I make no secret of the fact that this is one of my favourite salad leaves. Why?
It's traditionally English and has been used in salads since Elizabethan times. It has a lovely concentrated, buttery flavour and goes with any dressing. Not, I think, good as a salad leaf just on its own because it's not crisp, and a lot of it seems, somehow, to be too concentrated and 'in your face'.
However, added 50-50 to crisp lettuce, it makes, I think, one of the nicest green salads of all.
This is a lovely salad for outdoor eating on a warm, sunny summer's day.
This is a good recipe for slightly older peas, which, in my opinion, sometimes have more texture and flavour than the younger ones. However, if the peas you are using are very young, give them far less cooking time – 8 minutes at the most.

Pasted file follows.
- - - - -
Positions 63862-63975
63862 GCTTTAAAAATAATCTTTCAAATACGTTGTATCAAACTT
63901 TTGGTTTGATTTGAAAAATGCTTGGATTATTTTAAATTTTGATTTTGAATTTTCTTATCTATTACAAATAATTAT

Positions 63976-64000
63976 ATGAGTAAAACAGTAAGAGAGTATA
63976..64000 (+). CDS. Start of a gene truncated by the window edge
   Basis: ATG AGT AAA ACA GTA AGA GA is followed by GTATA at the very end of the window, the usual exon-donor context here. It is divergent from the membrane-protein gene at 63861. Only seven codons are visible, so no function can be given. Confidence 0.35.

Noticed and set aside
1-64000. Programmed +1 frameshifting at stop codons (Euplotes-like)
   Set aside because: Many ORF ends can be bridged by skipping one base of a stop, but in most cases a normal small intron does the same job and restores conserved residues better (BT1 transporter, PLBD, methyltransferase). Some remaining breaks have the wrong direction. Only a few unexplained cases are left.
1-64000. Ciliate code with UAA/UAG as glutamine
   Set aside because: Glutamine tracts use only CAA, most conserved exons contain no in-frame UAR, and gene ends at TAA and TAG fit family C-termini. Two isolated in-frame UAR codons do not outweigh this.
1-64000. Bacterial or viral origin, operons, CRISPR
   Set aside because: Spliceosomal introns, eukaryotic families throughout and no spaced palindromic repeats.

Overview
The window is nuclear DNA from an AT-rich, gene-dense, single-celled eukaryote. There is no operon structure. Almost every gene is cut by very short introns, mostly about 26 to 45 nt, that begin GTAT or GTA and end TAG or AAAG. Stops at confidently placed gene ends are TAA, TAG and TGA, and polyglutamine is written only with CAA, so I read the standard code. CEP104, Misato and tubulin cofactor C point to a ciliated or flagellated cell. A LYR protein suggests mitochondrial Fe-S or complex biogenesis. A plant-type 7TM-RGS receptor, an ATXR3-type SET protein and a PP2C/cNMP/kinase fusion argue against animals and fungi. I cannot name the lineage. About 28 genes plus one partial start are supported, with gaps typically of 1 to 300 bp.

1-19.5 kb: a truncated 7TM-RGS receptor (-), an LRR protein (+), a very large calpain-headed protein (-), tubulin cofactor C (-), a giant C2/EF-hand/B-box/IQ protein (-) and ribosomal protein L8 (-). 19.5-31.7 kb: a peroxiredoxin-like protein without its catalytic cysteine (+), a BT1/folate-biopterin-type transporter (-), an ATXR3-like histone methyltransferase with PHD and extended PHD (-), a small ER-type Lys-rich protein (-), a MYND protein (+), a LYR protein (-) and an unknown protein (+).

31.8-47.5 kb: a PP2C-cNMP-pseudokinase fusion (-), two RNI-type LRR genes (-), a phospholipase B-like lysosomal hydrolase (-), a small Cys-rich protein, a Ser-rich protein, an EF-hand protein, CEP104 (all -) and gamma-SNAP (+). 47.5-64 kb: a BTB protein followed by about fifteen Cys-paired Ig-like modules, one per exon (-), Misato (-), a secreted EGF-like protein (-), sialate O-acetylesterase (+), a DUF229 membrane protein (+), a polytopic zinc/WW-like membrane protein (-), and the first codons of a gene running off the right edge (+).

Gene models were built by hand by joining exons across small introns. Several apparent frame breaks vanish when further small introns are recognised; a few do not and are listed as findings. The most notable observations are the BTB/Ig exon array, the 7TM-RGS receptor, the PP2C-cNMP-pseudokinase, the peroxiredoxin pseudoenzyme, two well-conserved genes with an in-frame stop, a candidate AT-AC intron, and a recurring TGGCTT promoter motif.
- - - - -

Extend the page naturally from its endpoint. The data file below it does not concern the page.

As it uses mainly storecupboard ingredients this nutritious salad is a good recipe to have up your sleeve for busy days.
This recipe was given to me by chef Norbert Kostner at the Mandarin Oriental Hotel in Bangkok when I visited the cookery school there. It's lovely served as a first course or included in a cold-buffet menu.
Toasted goats' cheese is a perennial favourite for veggies and non-veggies alike. Here, the blackened onions are the perfect foil for the cheese's rich creaminess.